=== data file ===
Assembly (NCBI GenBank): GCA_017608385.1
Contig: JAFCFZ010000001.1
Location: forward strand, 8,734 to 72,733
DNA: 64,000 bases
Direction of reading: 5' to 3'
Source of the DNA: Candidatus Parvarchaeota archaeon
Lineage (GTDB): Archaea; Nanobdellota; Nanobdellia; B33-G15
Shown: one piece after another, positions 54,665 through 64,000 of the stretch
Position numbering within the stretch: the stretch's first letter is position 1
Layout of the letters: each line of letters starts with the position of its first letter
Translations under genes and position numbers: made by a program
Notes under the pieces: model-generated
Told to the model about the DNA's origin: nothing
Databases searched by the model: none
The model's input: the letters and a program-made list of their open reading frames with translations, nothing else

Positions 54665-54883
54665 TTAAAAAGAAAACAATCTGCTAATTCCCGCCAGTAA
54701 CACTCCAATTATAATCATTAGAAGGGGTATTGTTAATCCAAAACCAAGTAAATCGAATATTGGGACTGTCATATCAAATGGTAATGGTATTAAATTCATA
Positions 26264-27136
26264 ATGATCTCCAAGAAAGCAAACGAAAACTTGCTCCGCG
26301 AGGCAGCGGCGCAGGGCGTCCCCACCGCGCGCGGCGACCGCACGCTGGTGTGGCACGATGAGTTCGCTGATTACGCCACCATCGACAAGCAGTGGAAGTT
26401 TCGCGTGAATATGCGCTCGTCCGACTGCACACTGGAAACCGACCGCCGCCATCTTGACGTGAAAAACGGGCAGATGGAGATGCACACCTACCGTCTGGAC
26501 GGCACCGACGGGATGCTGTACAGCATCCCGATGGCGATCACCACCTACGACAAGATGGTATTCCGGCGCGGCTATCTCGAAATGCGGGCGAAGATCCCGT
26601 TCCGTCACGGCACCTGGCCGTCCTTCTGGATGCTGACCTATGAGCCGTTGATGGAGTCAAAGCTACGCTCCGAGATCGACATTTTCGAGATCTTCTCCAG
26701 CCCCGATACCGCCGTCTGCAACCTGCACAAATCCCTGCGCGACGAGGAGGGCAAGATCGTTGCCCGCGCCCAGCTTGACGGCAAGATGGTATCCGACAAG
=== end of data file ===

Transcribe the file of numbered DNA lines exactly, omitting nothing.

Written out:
Assembly (NCBI GenBank): GCA_017608385.1
Contig: JAFCFZ010000001.1
Location: forward strand, 8,734 to 72,733
DNA: 64,000 bases
Direction of reading: 5' to 3'
Source of the DNA: Candidatus Parvarchaeota archaeon
Lineage (GTDB): Archaea; Nanobdellota; Nanobdellia; B33-G15
Shown: one piece after another, positions 54,665 through 64,000 of the stretch
Position numbering within the stretch: the stretch's first letter is position 1
Layout of the letters: each line of letters starts with the position of its first letter
Translations under genes and position numbers: made by a program
Notes under the pieces: model-generated
Told to the model about the DNA's origin: nothing
Databases searched by the model: none
The model's input: the letters and a program-made list of their open reading frames with translations, nothing else

Positions 54665-54883
54665 TTAAAAAGAAAACAATCTGCTAATTCCCGCCAGTAA
54701 CACTCCAATTATAATCATTAGAAGGGGTATTGTTAATCCAAAACCAAGTAAATCGAATATTGGGACTGTCATATCAAATGGTAATGGTATTAAATTCATA
Positions 26264-27136
26264 ATGATCTCCAAGAAAGCAAACGAAAACTTGCTCCGCG
26301 AGGCAGCGGCGCAGGGCGTCCCCACCGCGCGCGGCGACCGCACGCTGGTGTGGCACGATGAGTTCGCTGATTACGCCACCATCGACAAGCAGTGGAAGTT
26401 TCGCGTGAATATGCGCTCGTCCGACTGCACACTGGAAACCGACCGCCGCCATCTTGACGTGAAAAACGGGCAGATGGAGATGCACACCTACCGTCTGGAC
26501 GGCACCGACGGGATGCTGTACAGCATCCCGATGGCGATCACCACCTACGACAAGATGGTATTCCGGCGCGGCTATCTCGAAATGCGGGCGAAGATCCCGT
26601 TCCGTCACGGCACCTGGCCGTCCTTCTGGATGCTGACCTATGAGCCGTTGATGGAGTCAAAGCTACGCTCCGAGATCGACATTTTCGAGATCTTCTCCAG
26701 CCCCGATACCGCCGTCTGCAACCTGCACAAATCCCTGCGCGACGAGGAGGGCAAGATCGTTGCCCGCGCCCAGCTTGACGGCAAGATGGTATCCGACAAG